Okazaki, M., Kaneko, Y., Yumoto, M., & Arima, K. (2008). Perceptual change in response to a bistable picture increases neuromagnetic beta-band activities. Neuroscience Research, 61(3), 319–328. doi: 10.1016/j.neures.2008.03.010

Piantoni, G., Romeijn, N., Gomez-Herrero, G., Werf, Y. D., & Someren, E. J. W. (2017). Alpha power predicts persistence of bistable perception. Scientific Reports, 7 (1), 5208. doi: 10.1038/s41598-017-05610-8

Pressnitzer, D., & Hupé, J.-M. (2006). Temporal dynamics of auditory and visual bistability reveal common principles of perceptual organization. Current biology, 16(13), 1351–1357. doi:

Qiu, J., Wei, D., Li, H., Yu, C., Wang, T., & Zhang, Q. (2009). The vase–face illusion seen by the brain: An event-related brain potentials study. International Journal of Psychophysiology, 74(1), 69–73. doi:

Ricci, C., & Blundo, C. (1990). Perception of ambiguous figures after focal brain lesions. Neuropsychologia, 28(11), 1163–1173. doi:

Rock, I., Hall, S., & Davis, J. (1994). Why do ambiguous figures reverse? Acta Psychologica, 87 (1), 33–59. doi:

Sandberg, K., Barnes, G. R., Bahrami, B., Kanai, R., Overgaard, M., & Rees, G. (2014). Distinct MEG correlates of conscious experience, perceptual reversals and stabilization during binocular rivalry. Neuroimage, 100, 161–175. doi:

Sandberg, K., Blicher, J. U., Del Pin, S. H., Andersen, L. M., Rees, G., & Kanai, R. (2016). Improved estimates for the role of grey matter volume and GABA in bistable perception. Cortex, 83, 292–305. doi:

Schauer, G., Kanai, R., & Brascamp, J. W. (2016). Parietal theta burst TMS: Functional fractionation observed during bistable perception not evident in attention tasks. Consciousness and cognition, 40, 105–115. doi:

Smith, E. L., Grabowecky, M., & Suzuki, S. (2007). Auditory-visual crossmodal integration in perception of face gender. Current Biology, 17 (19), 1680–1685. doi:

Sterzer, P., Kleinschmidt, A., & Rees, G. (2009). The neural bases of multistable perception. Trends in Cognitive Sciences, 13(7), 310–318. doi: 10.1016/j.tics.2009.04.006

Sterzer, P., & Rees, G. (2009). Bistable perception and consciousness. Encyclopedia of Consciousness, 93–106. doi:

Sterzer, P., Russ, M. O., Preibisch, C., & Kleinschmidt, A. (2002). Neural correlates of spontaneous direction reversals in ambiguous apparent visual motion. Neuroimage, 15(4), 908–916. doi:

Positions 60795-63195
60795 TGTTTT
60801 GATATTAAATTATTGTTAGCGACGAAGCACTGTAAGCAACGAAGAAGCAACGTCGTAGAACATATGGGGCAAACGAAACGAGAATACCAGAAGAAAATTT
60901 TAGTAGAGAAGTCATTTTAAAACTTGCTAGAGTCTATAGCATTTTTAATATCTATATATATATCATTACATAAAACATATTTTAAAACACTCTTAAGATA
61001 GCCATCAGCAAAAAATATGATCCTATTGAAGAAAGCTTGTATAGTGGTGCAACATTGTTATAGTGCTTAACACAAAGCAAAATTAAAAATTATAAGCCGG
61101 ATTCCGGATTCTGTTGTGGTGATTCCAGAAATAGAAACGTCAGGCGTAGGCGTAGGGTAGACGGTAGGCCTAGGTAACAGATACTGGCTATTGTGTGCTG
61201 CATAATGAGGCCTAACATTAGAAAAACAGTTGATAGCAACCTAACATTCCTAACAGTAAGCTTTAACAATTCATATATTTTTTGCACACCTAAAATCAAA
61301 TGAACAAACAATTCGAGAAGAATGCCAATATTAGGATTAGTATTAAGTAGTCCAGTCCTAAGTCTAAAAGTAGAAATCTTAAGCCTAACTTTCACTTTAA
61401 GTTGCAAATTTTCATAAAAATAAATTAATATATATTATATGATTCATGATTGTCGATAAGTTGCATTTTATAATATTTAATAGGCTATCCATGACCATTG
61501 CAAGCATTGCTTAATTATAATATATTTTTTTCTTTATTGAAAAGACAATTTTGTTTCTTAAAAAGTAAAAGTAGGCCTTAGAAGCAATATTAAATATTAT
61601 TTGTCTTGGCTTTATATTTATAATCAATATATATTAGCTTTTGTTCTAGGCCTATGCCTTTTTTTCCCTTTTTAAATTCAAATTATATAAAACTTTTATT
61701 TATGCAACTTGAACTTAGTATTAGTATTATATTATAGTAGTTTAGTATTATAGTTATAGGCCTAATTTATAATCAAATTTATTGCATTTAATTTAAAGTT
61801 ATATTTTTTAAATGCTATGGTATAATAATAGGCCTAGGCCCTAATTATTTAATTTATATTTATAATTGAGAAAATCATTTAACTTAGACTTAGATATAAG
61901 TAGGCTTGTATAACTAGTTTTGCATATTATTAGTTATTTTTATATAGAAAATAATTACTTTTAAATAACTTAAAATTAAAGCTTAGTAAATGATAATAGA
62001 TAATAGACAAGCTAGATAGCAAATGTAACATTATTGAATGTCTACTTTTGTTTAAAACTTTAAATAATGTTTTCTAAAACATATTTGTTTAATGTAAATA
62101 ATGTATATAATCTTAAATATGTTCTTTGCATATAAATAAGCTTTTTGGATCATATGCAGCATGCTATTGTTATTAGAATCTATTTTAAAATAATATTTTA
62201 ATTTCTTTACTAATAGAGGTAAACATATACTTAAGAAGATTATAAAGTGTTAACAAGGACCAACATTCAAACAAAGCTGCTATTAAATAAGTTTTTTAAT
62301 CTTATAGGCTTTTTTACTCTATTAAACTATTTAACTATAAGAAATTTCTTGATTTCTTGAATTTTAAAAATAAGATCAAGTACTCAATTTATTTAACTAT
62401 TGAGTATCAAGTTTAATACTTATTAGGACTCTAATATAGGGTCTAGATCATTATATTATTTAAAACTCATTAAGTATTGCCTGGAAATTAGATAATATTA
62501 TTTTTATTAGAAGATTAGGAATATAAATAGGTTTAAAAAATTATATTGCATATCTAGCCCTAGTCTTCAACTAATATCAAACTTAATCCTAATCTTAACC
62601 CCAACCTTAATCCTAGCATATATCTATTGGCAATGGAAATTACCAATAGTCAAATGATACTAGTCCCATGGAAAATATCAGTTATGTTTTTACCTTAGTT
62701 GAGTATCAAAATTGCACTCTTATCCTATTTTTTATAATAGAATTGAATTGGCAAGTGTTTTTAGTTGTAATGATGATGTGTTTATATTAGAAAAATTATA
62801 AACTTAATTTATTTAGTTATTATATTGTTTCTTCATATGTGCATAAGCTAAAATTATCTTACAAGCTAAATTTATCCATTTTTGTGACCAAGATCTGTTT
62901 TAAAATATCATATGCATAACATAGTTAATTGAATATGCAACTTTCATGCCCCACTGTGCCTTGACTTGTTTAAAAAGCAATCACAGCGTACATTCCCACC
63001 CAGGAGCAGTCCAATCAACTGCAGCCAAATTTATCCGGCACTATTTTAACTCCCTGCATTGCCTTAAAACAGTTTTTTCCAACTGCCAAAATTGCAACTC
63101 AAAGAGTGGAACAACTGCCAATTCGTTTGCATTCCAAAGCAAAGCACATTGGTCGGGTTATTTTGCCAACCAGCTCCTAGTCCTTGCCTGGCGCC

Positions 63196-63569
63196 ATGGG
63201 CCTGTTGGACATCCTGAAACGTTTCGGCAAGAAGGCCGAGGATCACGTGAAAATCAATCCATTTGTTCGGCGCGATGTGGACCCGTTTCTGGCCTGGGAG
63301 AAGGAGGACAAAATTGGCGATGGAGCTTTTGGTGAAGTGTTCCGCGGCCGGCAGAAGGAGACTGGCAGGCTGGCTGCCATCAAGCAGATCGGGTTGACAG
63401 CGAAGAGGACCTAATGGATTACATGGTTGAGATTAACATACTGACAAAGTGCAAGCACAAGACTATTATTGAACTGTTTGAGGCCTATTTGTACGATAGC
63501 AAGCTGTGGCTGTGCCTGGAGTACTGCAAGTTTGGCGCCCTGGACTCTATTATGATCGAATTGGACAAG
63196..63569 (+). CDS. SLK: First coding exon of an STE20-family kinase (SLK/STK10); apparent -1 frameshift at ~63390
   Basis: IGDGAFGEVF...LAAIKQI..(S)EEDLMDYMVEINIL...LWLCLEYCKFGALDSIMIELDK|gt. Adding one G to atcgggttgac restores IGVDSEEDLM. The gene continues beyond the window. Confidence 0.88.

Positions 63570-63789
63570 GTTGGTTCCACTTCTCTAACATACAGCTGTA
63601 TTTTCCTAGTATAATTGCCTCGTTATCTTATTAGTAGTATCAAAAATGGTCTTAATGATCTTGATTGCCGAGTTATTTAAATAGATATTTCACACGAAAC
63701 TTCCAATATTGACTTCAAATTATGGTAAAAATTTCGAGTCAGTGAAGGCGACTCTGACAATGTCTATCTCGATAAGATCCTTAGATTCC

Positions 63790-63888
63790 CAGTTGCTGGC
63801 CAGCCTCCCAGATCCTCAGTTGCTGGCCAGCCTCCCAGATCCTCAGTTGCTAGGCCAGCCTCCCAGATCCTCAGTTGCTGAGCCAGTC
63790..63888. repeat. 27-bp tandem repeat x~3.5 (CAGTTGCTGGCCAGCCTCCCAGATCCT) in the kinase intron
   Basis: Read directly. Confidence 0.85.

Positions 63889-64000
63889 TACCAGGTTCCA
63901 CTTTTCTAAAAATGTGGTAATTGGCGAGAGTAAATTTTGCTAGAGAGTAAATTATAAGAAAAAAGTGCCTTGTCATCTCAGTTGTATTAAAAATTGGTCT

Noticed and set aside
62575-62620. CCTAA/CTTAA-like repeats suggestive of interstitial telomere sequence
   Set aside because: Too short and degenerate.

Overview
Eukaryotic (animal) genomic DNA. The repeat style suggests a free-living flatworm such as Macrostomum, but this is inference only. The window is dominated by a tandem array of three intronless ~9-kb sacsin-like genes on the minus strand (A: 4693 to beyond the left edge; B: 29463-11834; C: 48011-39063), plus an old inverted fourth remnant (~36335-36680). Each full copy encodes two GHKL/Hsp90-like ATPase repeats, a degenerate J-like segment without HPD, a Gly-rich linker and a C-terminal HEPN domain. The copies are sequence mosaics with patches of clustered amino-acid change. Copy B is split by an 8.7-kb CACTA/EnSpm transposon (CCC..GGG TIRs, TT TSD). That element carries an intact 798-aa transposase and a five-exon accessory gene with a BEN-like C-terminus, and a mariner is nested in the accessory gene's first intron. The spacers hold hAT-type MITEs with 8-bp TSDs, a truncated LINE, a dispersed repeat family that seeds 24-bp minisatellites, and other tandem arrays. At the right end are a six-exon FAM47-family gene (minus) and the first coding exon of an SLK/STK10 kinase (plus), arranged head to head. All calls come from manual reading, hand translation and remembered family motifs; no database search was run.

Takase, S., Yukumatsu, S., & Bingushi, K. (2013). Perceptual dominance during binocular rivalry is prolonged by a dynamic surround. Vision research, 92, 33–38. doi:

Uhlhaas, P. J., & Silverstein, S. M. (2005). Perceptual organization in schizophrenia spectrum disorders: empirical research and theoretical implications. Psychological Bulletin, 131(4), 618. doi: 10.1037/0033-2909.131.4.618

van Dam, L. C. J., & van Ee, R. (2006). The role of saccades in exerting voluntary control in perceptual and binocular rivalry. Vision research, 46(6-7), 787–799. doi:

van Loon, A. M., Knapen, T., Scholte, H. S., John-Saaltink, E. S., Donner, T. H., & Lamme, V. A. F. (2013). GABA shapes the dynamics of bistable perception. Current Biology, 23(9), 823–827. doi:

Vatakis, A., & Spence, C. (2007). Crossmodal binding: Evaluating the “unity assumption” using audiovisual speech stimuli. Perception & Psychophysics, 69(5), 744–756. doi:

Vernet, M., Brem, A.-K., Farzan, F., & Pascual-Leone, A. (2015). Synchronous and opposite roles of the parietal and prefrontal cortices in bistable perception: a double-coil TMS–EEG study. Cortex, 64, 78–88. doi:

Weilnhammer, V., Ludwig, K., Hesselmann, G., & Sterzer, P. (2013). Frontoparietal cortex mediates perceptual transitions in bistable perception. Journal of Neuroscience, 33(40), 16009–16015. doi:

Weilnhammer, V., Ludwig, K., Sterzer, P., & Hesselmann, G. (2014). Revisiting the Lissajous figure as a tool to study bistable perception. Vision Research, 98, 107–112. doi:

Weilnhammer, V., Stuke, H., Hesselmann, G., Sterzer, P., & Schmack, K. (2017). A predictive coding account of bistable perception-a model-based fMRI study. PLoS Computational Biology, 13(5), e1005536. doi:

Xiaogang, W., Na, S., Lei, H., Yong, Z., Taiyong, B., & Jiang, Q. (2017). Category selectivity of human visual cortex in perception of rubin face–vase illusion. Frontiers in Psychology. doi:

Yamamoto, S., & Yamamoto, M. (2006). Effects of the gravitational vertical on the visual perception of reversible figures. Neuroscience Research, 55(2), 218–221. doi:

Yeh, S.-L., Hsiao, J.-Y., Chen, Y.-C., & Spence, C. (2011). Interplay of multisensory processing, attention, and consciousness as revealed by bistable figures. i-Perception, 2(8), 910–910. doi:

The work that is sent to this journal must be original, not published or sent to be published elsewhere; and if it is accepted for publication, authors will agree to transfer copyright to International Journal of Psychological Research. 

To give up copyright, the authors allow that, International Journal of Psychological Research, distribute the work more broadly, check for the reuse by others and take care of the necessary procedures for the registration and administration of copyright; at the same time, our editorial board represents the interests of the author and allows authors to re-use his work in various forms. In response to the above, authors transfer copyright to the journal, International Journal of Psychological Research. This transfer does not imply other rights which are not those of authorship (for example those that concern about patents). Likewise, preserves the authors rights to use the work integral or partially in lectures, books and courses, as well as make copies for educational purposes. Finally, the authors may use freely the tables and figures in its future work, wherever make explicit reference to the previous publication in International Journal of Psychological Research. The assignment of copyright includes both virtual rights and forms of the article to allow the editorial to disseminate the work in the manner which it deems appropriate. 

The editorial board reserves the right of amendments deemed necessary in the application of the rules of publication.


Download data is not yet available.